Wednesday, February 22, 2012

Mindset: How we can learn to fulfill our potential

Dweck, Carol S., Ph.D, (2006). Mindset: The New Psychology of Success. New York, Ballantine Books.


Dweck uses the idea of mindset to explain how people obtain success in their daily lives. She identifies the two mindsets as growth or fixed. A fixed mindset involves believing attributes like intelligence and talents are innate whereas a growth mindset sees these attributes as a result of effort and hard work. She cites many fascinating studies that show the differences in individuals who went into sports, jobs, classrooms, etc. with either of the mindsets and whether or not they succeeded depending on their mindset. Characters like Michael Jordan, Ghandi, parents, and classroom teachers are used as examples of how success can be obtained if your mindset is that of growth. The logic is simple, those with a fixed mindset will see their failures as judgments against their set identities while those with growth mindsets approach failure as opportunities to learn how to improve themselves. Talent and intelligence are attributes to value, but Dweck argues these are attainable to anyone who is willing to put in the effort and work required. Your starting point is irrelevant. What is more important is how much you value the process of gaining intelligence and talent. Dweck treats the like a muscle; it is meant to be exercised if you intend to make it stronger. She not only gives powerful reasons for changing mindset, but every chapter is filled with strategies to help parents, teachers, anyone really, begin to change their mindset and achieve greater success in all areas of their lives.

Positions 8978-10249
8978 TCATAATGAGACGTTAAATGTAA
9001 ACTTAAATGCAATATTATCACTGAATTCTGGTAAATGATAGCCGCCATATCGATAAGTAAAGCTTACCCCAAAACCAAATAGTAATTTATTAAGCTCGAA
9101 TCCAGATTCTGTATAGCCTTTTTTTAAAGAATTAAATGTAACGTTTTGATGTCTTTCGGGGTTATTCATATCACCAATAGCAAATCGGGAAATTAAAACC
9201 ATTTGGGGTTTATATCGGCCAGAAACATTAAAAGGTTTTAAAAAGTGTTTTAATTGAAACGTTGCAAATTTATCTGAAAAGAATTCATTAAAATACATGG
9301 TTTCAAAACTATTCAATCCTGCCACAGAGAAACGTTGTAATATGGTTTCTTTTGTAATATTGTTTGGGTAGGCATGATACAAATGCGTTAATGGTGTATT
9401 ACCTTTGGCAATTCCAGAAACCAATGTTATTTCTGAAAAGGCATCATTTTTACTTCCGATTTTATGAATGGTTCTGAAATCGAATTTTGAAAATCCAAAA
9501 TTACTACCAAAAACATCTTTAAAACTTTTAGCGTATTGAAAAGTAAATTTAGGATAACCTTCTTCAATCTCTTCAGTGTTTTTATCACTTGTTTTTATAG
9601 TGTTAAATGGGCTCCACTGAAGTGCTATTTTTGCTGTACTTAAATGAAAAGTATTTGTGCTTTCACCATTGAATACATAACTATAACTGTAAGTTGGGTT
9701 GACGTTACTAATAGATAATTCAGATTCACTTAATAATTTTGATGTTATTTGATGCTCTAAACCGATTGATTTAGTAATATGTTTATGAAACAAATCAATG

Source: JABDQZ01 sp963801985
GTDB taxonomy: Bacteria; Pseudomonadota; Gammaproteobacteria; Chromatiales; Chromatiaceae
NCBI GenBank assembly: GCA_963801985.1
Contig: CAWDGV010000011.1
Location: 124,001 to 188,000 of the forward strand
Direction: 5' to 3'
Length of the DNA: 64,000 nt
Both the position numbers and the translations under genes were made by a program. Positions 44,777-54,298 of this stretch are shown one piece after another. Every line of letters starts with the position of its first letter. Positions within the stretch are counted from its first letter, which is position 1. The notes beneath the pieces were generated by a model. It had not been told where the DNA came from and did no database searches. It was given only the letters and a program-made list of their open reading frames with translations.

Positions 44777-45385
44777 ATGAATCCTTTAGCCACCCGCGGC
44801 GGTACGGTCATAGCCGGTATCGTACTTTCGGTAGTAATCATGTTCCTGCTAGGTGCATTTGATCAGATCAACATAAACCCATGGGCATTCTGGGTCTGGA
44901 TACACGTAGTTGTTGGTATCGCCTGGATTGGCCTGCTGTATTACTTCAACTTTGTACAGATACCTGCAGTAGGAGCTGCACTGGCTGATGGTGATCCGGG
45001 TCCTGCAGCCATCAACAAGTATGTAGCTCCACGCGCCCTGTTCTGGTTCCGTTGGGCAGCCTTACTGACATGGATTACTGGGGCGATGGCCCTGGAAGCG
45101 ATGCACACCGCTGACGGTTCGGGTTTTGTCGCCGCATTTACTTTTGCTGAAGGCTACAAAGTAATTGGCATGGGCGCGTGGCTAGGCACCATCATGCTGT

Relevant Quotes/Concepts

Page 11

If, like those with the growth mindset, you believe you can develop yourself, then you’re open to accurate information about your current abilities, even if it’s unflattering.

Page 22-23

When do people with the fixed mindset thrive? When things are safely within their grasp. If things get too challenging- when they’re not feeling smart or talented- they lose interest…

In contrast, students with the growth mindset continued to show the same high level of interest even when they found the work very challenging.

Pages 176-177

Parents think they can hand their children permanent confidence- like a gift- by praising their brains and talent…It makes children doubt themselves as soon as anything is hard or anything goes wrong. If parents want to give their children a gift, the best thing they can do is to teach their children to love challenges, be intrigued by mistakes, enjoy effort, and keep on learning.

Page 211

How do you use praise? Remember that praising children’s intelligence or talent, tempting as it is, sends a fixed-mindset message. It makes their confidence and motivation more fragile. Instead, try to focus on the processes they used- their strategies, effort, or choices. Practice working their process praise into your interactions with your children.


1. As a teacher, it is difficult to give grades on just the process or effort. A finished, polished product seems important as well. Is effort always visible? If not, then how do I grade it as a teacher?

2. Growing a love for learning seems to be at the center of Dweck’s book. The culture set in the classroom is set by what the teacher chooses to praise. Think about the last comment of praise you made to the class or a specific student. What were you praising? Does this praise foster a fixed mindset or a growth mindset?

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